Rule of Law
We must incorporate the multiple legal layers and systems at play to fully honour and recognize the complexities of the situation unfolding in the traditional and unceded territory of Wet’suwet’en.
Anuk ‘nu’at’en (Wet’suwet’en law) is a sophisticated legal order with principles and mandates that differ from Canadian Crown law. Anuk ‘nu’at’en pre-dates Canadian law and is inherent to the unceded Wet’suwet’en territory—it has never ceased. Anuk ‘nu’at’en does not need to be affirmed by the Canadian Crown to exist, however, it is still recognized by Canadian law and its continued application under s.35 of the Canadian constitution.
Under the SCC Delgamuukw v. British Columbia  the Wet’suwet’en and Gitxsaan Hereditary Chiefs are recognized as the rightful authorities over “off-reserve” territory. This set a historic precedent for recognition of Indigenous rights and title under Canadian law.
According to UNDRIP, states and third parties should consult and cooperate with Indigenous peoples “through their own representative institutions” and “in accordance with their own procedures.” Failure to engage with legitimate representatives of Indigenous peoples can undermine any consent received.
Following the intent and commitments of Bill-41 (DRIPA), the BC government has a legal commitment to support self-determination and Indigenous governance—which includes working with Indigenous title holders. This has not happened with the Wet’suwet’en. The BC government only has permission according to the elected “Indian Band Councils” which have limited jurisdiction under Anuk ‘nu’at’en. It is made clear by Anuk ‘nu’at’en, UNDRIP, and Canadian law that government has the obligation to seek the consent of the leaders who have governing authority over the territory in question, and in this case it is the Hereditary Chiefs. Failure to do so is in direct violation of their rights as Indigenous peoples.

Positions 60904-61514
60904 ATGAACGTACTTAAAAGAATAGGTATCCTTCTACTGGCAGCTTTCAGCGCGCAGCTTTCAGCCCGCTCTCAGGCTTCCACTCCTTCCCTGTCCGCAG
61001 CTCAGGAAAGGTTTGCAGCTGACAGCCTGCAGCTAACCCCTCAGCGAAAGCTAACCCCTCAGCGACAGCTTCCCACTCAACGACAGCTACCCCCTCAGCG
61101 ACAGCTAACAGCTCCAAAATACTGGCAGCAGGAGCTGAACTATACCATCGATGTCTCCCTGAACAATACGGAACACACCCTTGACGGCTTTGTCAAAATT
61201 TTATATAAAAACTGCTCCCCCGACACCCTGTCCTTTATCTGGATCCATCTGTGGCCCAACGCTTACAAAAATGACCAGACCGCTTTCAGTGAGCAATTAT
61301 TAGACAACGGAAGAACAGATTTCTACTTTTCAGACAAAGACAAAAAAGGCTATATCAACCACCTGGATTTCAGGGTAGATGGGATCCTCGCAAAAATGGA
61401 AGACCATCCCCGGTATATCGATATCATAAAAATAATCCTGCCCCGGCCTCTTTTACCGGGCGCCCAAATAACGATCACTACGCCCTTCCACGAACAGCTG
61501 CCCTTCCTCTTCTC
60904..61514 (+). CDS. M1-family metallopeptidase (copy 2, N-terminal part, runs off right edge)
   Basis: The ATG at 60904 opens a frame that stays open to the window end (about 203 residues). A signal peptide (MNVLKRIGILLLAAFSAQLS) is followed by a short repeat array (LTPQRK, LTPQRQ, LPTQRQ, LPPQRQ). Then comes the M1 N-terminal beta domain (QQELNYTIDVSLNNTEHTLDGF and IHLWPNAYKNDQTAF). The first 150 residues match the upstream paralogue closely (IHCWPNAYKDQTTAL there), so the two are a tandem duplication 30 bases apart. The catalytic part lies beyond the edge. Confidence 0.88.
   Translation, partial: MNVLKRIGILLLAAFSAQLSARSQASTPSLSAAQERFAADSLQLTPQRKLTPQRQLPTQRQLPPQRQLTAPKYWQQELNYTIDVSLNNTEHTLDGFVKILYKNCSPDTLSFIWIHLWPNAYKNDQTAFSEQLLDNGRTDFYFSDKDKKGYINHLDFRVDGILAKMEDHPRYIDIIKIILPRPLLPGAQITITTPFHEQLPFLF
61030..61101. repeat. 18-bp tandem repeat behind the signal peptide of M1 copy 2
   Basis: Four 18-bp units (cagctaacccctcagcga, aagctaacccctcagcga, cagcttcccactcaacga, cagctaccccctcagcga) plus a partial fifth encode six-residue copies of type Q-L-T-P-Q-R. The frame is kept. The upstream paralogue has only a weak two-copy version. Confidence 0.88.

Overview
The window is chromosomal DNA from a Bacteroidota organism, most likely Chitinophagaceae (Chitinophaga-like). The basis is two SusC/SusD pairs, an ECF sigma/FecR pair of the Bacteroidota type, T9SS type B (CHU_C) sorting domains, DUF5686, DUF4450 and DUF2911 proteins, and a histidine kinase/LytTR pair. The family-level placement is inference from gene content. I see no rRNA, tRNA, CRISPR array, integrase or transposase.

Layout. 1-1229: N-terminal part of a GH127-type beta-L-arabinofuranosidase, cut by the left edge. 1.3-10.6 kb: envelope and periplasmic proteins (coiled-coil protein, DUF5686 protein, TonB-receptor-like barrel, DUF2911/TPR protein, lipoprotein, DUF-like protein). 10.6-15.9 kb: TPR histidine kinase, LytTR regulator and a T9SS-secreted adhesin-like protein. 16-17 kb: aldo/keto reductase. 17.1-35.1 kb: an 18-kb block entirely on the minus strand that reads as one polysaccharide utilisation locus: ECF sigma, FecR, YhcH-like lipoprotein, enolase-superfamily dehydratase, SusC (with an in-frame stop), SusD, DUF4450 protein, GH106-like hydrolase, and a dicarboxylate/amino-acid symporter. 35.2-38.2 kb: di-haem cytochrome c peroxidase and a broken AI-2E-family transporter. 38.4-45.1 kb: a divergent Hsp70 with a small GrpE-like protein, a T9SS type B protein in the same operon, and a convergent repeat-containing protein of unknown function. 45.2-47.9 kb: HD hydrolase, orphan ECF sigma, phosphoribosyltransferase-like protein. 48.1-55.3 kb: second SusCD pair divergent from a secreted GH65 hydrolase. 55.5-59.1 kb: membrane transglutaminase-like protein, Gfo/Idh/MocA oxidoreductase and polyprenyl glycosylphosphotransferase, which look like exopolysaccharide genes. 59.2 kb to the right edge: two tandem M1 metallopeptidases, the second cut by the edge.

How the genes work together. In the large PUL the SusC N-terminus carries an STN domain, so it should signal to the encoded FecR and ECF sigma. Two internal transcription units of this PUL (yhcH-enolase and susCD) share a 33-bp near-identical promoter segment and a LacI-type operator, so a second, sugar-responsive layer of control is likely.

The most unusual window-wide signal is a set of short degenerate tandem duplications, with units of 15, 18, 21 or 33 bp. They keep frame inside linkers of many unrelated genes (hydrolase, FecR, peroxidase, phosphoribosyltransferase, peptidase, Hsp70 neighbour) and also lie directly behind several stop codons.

The conflict of the past few weeks on Wet’suwet’en territory is a result of the BC and federal governments failing to fulfill their obligation to identify the legitimate decision makers in the territory and seek and obtain their free, prior and informed consent, before proceeding with the construction of the Coastal GasLink pipeline.
As an organization with a mandate to support and uphold Indigenous sovereignty and respect Indigenous law, we consider this to be an egregious failure on the part of the BC government.
In the face of a climate crisis
The forcible removal of Wet’suwet’en Hereditary Chiefs from their own territories to enable the construction of a fracked gas pipeline is taking place in the grim context of an escalating climate crisis.
Last year the BC government released a climate risk assessment report that outlines in detail the severe, catastrophic risks that our communities and our children will face from climate change and associated extreme weather events such as wildfires, if we don’t transition now to renewable energy sources.
The Hereditary Chiefs of Wet’suwet’en have launched legal actions including a case that argues Canada has a constitutional duty to protect its citizens from climate catastrophe and that failure to do its fair share to avert a climate catastrophe would breach the equal protection of the law guaranteed by the Canadian Charter of Rights and Freedoms.
Increased fossil fuel expansion in the middle of a climate emergency is contrary to the public interest.
We must find new ways forward, so we can build a future that works for everyone. This begins with respecting Indigenous law and governance and learning how to be in respectful relationship with the land we all depend on.
Our call to you
It has come to our attention that Indigenous women outside of Wet’suwet’en territory are also experiencing direct violence and hate speech in response to the political actions that have happened in the past week. 
What might feel like an inconvenience for some pales drastically in comparison to the injustice that Indigenous peoples have experienced in having their land occupied and their children taken away, from the beginning of colonization to the present day. We encourage supporters to talk to your friends and family about the moment we are in, to help build compassion and understanding and minimize the potential for violent and inappropriate reactions.
The National Inquiry into Missing and Murdered Indigenous Women and Girls affirmed that there is substantial evidence that man camps associated with the resource extraction industry are implicated in higher rates of violence against Indigenous women, girls, 2SLGBTQQIA and non-binary people. See page 593, Vol 1 of the final report: https://www.mmiwg-ffada.ca/wp-content/uploads/2019/06/Final_Report_Vol_1a-1.pdf